Let’s be honest: It was a brutal year for human rights. But we still have victories worth celebrating.
by Sarah van Gelder Yes! Magazine December 29, 2014
In 2014, we saw a lot of brutality. Unarmed black men and women were killed by police, women were raped on college campuses and in military barracks, foreign nationals were tortured, and young and mentally ill Americans were confined for extended periods in solitary confinement in U.S. prisons.
The privilege of whiteness is under review.
It was a violent year, but no worse than other years. What was different was the emergence of new movements of resistance—and with them new possibilities for change.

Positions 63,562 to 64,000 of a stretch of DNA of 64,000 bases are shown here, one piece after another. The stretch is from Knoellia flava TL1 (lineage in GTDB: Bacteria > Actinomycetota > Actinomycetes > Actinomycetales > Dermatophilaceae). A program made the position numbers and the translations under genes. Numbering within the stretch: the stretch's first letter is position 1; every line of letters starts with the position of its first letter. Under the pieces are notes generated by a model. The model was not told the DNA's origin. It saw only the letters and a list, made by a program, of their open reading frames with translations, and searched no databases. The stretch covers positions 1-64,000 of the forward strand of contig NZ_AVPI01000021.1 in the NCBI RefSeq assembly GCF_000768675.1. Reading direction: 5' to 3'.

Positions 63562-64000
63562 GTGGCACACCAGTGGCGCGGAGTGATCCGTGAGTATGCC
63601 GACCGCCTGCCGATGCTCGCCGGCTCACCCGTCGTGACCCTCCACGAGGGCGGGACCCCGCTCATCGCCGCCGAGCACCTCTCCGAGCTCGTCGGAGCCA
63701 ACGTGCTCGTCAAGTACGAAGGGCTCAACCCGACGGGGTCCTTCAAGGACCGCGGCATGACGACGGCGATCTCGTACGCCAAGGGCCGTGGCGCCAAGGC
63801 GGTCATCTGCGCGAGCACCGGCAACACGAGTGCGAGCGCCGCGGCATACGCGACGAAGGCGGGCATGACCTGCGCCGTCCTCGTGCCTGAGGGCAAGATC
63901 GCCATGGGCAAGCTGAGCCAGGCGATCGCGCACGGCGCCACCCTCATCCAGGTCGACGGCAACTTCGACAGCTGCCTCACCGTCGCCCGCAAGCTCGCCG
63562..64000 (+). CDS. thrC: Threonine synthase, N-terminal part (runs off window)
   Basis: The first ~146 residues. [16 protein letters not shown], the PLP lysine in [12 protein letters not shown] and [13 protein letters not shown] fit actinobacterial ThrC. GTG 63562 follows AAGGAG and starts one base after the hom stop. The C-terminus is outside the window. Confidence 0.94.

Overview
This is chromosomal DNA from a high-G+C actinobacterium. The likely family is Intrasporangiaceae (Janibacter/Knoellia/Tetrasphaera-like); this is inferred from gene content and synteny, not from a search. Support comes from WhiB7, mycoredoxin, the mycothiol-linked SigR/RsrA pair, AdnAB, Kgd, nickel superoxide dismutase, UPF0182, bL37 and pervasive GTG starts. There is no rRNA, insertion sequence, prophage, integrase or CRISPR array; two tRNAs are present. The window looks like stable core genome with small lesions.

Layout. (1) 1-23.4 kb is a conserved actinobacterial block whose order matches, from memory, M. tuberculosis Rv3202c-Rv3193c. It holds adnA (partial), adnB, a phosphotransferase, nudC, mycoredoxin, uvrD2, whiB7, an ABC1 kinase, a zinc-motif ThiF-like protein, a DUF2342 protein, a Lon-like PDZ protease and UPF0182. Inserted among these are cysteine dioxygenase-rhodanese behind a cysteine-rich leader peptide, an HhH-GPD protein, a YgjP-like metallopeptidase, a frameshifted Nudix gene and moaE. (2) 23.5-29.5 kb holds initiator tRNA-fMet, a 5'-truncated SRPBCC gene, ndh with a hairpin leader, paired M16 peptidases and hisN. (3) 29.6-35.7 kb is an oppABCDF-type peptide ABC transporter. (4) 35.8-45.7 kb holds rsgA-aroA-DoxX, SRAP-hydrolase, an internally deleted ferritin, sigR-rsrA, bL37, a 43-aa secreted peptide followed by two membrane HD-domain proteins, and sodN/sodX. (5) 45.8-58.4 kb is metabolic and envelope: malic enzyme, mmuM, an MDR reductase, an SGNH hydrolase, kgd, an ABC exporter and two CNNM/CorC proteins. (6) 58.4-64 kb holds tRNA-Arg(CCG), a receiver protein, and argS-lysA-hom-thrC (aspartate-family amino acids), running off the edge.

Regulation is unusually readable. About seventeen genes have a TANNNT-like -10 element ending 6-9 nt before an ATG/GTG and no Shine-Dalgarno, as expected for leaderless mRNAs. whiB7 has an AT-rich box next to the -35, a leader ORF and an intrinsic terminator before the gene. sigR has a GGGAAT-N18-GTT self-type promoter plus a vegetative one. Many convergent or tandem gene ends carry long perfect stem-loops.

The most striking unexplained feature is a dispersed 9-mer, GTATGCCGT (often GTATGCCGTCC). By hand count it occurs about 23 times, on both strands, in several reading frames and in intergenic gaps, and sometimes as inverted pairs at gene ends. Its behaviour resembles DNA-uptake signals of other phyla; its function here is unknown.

1. Black Lives Matter
It was no secret to black Americans that they were disproportionately targeted for police violence, arrests, and incarceration. Black men are 21 times as likely to be shot…
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